by madeintahoe » Wed Sep 01, 2010 6:14 pm
by Dow Williams » Wed Sep 01, 2010 6:47 pm
by mconnell » Wed Sep 01, 2010 7:57 pm
by kevin trieu » Wed Sep 01, 2010 8:27 pm
jschrock wrote:Yes, there is a physiological benefit to living at 6,300 and most people require some time to adjust.
by rhyang » Wed Sep 01, 2010 8:38 pm
by mconnell » Wed Sep 01, 2010 10:21 pm
jschrock wrote:mconnell wrote:As for not really gaining anything by living at 6300', I disagree. There are many people that struggle at 6300' elevation and need time to acclimatize even at that level so there is some benefit to already being acclimated to that elevation, although it might not be long term.
You might be misinterpreting my comment.
My comment is directed at the implication that living at 6,300 for 23 years should have provided the OP with any greater level of permanent acclimatization than anyone else who has spent a few days at the same altitude. Acclimatization is not permanent ... that's all.
Yes, there is a physiological benefit to living at 6,300 and most people require some time to adjust.
by Buz Groshong » Wed Sep 01, 2010 10:27 pm
jschrock wrote:rhyang - could be true but I've never seen anything indicating true long term physiological change. I guess it partially depends on your definition of 'long term'.
Quotes that apply to your comments from the only study I have handy......red blood cell volume does not increase the first 1-2 weeks of altitude residence, and significant increases in red blood cell volume are only seen during high altitude exposures exceeding 16-20 daysIn well-acclimatized personnel, effective altitude acclimatization will be maintained for about 5-7 days at low altitude. It is possible that occasional exposures to high altitude will delay de-acclimatization...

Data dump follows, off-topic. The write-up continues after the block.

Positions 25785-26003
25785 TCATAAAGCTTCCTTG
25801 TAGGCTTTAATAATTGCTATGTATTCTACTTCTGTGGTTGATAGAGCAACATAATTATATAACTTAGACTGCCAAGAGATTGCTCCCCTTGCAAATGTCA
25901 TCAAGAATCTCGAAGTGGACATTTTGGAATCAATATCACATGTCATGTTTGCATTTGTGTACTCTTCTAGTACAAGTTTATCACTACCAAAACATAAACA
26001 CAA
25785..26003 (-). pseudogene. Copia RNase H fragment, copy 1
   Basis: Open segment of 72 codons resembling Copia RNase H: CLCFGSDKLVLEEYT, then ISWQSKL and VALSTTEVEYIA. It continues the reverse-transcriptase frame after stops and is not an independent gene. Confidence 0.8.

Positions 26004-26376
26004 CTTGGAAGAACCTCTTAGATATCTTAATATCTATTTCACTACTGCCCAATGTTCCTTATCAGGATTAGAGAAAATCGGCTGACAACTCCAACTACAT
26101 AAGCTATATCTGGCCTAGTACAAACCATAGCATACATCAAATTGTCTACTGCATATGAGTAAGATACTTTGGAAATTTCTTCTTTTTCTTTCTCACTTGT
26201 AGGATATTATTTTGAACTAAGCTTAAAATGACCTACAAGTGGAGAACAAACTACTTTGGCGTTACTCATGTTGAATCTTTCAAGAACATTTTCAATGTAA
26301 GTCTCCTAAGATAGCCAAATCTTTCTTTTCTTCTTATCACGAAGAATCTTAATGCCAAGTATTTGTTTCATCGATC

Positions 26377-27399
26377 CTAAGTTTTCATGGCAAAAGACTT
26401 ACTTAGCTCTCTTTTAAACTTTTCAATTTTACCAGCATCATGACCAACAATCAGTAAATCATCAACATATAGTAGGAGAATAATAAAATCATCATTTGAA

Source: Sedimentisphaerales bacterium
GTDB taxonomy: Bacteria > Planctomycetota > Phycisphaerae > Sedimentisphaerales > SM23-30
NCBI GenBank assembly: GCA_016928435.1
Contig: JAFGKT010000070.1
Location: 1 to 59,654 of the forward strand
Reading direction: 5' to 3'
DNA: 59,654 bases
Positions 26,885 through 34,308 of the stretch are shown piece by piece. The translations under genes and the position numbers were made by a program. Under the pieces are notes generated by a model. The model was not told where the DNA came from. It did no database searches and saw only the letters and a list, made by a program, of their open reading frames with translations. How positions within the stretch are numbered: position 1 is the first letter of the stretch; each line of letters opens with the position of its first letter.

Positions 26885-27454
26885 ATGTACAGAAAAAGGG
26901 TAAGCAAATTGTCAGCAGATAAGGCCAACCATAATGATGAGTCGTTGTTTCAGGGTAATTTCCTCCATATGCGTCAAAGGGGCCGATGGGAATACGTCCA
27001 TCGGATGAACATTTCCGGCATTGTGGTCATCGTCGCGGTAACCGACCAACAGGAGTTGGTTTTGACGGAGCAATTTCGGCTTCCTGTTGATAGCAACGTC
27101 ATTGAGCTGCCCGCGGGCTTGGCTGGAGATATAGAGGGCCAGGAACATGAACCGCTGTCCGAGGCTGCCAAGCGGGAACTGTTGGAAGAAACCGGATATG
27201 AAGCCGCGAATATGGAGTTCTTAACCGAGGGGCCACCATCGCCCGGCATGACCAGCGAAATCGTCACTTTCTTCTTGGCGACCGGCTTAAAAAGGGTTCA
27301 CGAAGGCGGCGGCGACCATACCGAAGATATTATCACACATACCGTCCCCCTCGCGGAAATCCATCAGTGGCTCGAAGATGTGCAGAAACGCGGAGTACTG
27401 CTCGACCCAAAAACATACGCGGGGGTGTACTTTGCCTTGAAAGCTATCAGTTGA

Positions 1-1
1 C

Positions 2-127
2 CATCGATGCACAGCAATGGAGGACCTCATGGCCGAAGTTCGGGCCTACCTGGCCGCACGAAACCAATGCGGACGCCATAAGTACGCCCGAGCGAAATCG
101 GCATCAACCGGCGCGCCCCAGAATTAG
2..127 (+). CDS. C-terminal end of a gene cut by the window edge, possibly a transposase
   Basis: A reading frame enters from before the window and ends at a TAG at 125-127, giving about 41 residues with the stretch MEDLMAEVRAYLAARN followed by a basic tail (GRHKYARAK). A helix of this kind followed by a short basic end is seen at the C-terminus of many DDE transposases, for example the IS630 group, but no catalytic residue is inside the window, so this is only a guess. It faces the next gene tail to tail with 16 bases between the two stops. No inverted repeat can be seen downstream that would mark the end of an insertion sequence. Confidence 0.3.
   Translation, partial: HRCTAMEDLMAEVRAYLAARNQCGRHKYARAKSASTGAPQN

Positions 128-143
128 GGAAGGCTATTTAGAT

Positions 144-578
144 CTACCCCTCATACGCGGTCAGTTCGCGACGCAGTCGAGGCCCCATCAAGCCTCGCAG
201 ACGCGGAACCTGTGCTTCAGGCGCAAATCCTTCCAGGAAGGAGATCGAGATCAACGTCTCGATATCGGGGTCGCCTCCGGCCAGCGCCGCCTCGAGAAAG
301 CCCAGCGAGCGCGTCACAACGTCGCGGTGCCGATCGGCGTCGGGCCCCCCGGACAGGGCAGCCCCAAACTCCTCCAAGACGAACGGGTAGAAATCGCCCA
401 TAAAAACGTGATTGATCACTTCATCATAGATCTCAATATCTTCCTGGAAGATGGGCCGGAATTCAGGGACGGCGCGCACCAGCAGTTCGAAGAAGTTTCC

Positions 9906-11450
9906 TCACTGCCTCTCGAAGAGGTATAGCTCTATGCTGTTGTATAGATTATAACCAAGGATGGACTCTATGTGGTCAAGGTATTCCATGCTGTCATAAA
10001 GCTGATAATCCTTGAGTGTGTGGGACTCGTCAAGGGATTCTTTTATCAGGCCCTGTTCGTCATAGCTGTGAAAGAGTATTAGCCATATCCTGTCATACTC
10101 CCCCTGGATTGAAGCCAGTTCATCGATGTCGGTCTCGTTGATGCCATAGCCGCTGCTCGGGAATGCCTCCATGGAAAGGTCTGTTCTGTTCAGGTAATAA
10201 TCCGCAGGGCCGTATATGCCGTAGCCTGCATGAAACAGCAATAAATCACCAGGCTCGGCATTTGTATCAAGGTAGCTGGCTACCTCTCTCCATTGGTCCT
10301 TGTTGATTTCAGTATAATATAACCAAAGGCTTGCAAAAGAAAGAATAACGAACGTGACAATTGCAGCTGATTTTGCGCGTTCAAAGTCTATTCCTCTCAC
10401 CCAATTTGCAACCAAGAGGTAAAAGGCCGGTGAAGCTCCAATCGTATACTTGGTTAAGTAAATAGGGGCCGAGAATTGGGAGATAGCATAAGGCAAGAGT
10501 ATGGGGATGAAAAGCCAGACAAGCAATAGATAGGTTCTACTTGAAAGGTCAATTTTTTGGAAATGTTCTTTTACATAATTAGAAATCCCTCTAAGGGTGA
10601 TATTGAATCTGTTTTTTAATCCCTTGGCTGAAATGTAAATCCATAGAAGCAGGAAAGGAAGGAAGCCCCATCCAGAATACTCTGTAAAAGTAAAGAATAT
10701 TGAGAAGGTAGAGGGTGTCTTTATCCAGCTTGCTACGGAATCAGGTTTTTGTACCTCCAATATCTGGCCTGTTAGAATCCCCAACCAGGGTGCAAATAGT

Like I said...I haven't seen anything indicating long term measurable benefits. I'd be interested if it's out there though.
by rhyang » Wed Sep 01, 2010 11:47 pm
Full hematological adaptation to high altitude is achieved when the increase of red blood cells reaches a plateau and stops. After that period, the subject below extreme altitude is able to perform his activities as if he were at sea level. The length of full hematological adaptation can be approximated by multiplying the altitude in kilometers by 11.4 days. For example, to adapt to 4000 m of altitude would require around 45 days. However, no length of adaptation can allow humans to permanently live above 5,950 metres (19,520 ft).
by Buz Groshong » Thu Sep 02, 2010 2:35 pm
jschrock wrote:Buz - I'd be curious to determine if those characteristics are genetic or individual adaptation.
Kinda cool if really the case either way though.
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